- The Washington Times - Thursday, August 28, 2003

TSETHANG, Tibet — In an attempt to extend its influence over the Himalayan region, the Chinese government has been throwing vast sums of money into the infrastructure of Tibet’s impoverished urban areas, officials here say.

Since a 2001 directive by the central government, all Chinese provinces have been required to raise investment funds for the more than 70 counties of the Tibetan Autonomous Region (TAR), said De Ji, the administrative commissioner of Shannan prefecture.

“The [gross domestic product] for our prefecture in 2002 was 1.3 billion yuan [$156 million], up 17.3 percent over the previous year,” Mrs. De told visiting reporters.

“Fixed-assets investment in the prefecture equaled 1 billion yuan [$120 million], up 34.8 percent over last year.”

The money funneled into Shannan has been spent on roads, bridges, tunnels, telecommunications, hydroelectric plants and other infrastructure projects, she said in an interview arranged by China’s central government.

Along with such investments, all sorts of support industries and economic activities have sprouted up in the cities and towns of Shannan, which are largely being brought in by ethnic Han Chinese traders, but which also support the local economy.

But according to Orville Schell, dean of the School of Journalism at the University of California, who has written extensively on China and Tibet, Beijing’s new economic policy on Tibet has been more beneficial to Chinese immigrants than to Tibetans.

“The ‘Han-ification’ of Tibet is found in every place classified as urban or a county town,” Mr. Schell said.

“Every place where there is economic infrastructure, there are Han Chinese. “Any place where you find vehicular traffic, you find Chinese — yet off the beaten track, then you get nomadic Tibetans.”

Government officials maintain that 90 percent of Tibet’s population of 2.6 million is ethnic Tibetan, with 90 percent of these people farmers or herdsmen.

Tsethang, the prefectural capital of Shannan, has a population of about 58,000, with between 10,000 to 18,000 Han Chinese, Mrs. De said.

“We don’t have any specific numbers. We don’t know how many people are coming every month, it could be 100, it could be 200. So what I mean is that there could be as many as 18,000 Han in Tsethang,” she said.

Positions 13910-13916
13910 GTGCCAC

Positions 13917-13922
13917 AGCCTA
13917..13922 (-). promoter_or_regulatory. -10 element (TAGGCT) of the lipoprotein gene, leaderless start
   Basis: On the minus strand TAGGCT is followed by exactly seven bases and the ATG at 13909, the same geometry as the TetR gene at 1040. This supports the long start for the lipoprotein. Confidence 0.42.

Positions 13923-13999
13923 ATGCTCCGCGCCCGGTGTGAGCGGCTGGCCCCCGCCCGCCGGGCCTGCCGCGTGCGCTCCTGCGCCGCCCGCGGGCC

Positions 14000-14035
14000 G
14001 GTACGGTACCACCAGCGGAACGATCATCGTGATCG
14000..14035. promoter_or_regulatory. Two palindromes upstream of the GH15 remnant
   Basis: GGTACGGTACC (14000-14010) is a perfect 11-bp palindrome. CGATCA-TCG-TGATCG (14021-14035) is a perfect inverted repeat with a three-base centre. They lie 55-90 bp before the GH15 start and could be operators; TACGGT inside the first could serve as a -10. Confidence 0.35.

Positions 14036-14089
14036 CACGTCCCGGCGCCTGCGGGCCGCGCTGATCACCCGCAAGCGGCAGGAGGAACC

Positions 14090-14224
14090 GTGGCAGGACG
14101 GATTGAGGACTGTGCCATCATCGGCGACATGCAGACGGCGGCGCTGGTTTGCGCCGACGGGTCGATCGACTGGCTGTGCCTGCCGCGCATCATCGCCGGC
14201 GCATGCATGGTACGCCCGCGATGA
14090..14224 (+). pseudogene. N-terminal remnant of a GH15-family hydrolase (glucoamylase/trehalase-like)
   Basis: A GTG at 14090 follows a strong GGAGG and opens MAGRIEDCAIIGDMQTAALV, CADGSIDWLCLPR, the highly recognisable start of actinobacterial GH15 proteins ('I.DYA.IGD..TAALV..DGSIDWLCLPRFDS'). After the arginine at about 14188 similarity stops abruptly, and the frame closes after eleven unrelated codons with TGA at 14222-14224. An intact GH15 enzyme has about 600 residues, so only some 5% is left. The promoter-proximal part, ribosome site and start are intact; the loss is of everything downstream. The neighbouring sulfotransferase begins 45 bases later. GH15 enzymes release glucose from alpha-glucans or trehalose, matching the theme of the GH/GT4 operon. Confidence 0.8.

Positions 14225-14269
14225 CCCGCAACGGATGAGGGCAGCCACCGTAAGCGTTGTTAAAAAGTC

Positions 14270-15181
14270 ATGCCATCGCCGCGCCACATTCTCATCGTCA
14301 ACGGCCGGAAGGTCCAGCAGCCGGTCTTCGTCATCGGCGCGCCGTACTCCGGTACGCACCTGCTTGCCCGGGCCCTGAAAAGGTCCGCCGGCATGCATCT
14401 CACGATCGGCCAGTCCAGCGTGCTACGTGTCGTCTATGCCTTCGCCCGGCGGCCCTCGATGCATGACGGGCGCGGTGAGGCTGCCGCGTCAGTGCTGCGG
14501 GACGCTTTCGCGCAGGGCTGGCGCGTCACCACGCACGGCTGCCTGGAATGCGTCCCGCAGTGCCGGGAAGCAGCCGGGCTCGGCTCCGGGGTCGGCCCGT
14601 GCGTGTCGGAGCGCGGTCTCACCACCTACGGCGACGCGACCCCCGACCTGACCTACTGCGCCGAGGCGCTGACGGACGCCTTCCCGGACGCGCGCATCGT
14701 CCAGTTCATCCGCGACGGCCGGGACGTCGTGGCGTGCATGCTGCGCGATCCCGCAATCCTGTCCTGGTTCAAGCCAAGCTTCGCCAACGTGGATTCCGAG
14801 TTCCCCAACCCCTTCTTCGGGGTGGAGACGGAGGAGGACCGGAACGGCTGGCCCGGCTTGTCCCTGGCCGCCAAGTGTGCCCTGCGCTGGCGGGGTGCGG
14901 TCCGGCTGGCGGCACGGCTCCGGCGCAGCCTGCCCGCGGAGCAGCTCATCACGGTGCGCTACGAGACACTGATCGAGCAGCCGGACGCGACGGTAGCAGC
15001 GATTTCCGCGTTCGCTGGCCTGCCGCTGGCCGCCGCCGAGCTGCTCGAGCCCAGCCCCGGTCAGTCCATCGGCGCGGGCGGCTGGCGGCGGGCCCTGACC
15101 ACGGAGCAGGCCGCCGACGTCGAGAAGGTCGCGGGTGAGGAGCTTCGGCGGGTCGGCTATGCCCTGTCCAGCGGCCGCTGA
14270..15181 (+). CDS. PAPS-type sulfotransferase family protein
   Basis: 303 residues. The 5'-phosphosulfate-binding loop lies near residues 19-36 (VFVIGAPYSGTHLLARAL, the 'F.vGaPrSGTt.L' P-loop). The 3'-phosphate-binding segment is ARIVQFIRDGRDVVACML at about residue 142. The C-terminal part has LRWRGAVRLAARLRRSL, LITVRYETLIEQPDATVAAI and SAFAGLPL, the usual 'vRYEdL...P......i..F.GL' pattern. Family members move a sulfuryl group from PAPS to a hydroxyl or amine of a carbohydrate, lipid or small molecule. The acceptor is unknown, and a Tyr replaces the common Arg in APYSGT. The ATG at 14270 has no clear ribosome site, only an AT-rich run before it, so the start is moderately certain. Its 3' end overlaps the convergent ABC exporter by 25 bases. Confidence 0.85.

Mr. Schell said the immigration policy is not actively being pushed by the central government, but has much to do with the tremendous population pressures facing China proper.

“Nature abhors a vacuum, and in China, the huge population means that there is a constant search for places to start a new life — even in harsh conditions,” he said. “At present, there are a lot of opportunities for Han Chinese, who actually are the economy of Tibet.”

According to the 2001 decision, which was made by the top leaders of the ruling Communist Party, the funding for Tibet would last at least 10 years, Mrs. De said.

“After that, we don’t know what will happen,” she said.

Meanwhile, the influx of Han Chinese has caused widespread alarm among members of the exiled Tibetan government in Dharmsala, India, and among advocacy groups who fear Tibetans are becoming a minority in their own land.

A look around Tsethang reveals that the Han, mostly from neighboring Sichuan province, live in the newer part of town, while Tibetans are in the older, more run-down areas.

Tibetans in the city, however, are obviously benefiting from the economic activity not only financially, but also through better health care, better schools and better sanitation.

“China is putting a lot of money into Tibet from the developmental standpoint, and even if it is crushing the indigenous population, they have done a great deal if you believe in development,” Mr. Schell said.

Copyright © 2018 The Washington Times, LLC. Click here for reprint permission.

The Washington Times Comment Policy

The Washington Times is switching its third-party commenting system from Disqus to Spot.IM. You will need to either create an account with Spot.im or if you wish to use your Disqus account look under the Conversation for the link "Have a Disqus Account?". Please read our Comment Policy before commenting.


Click to Read More and View Comments

Click to Hide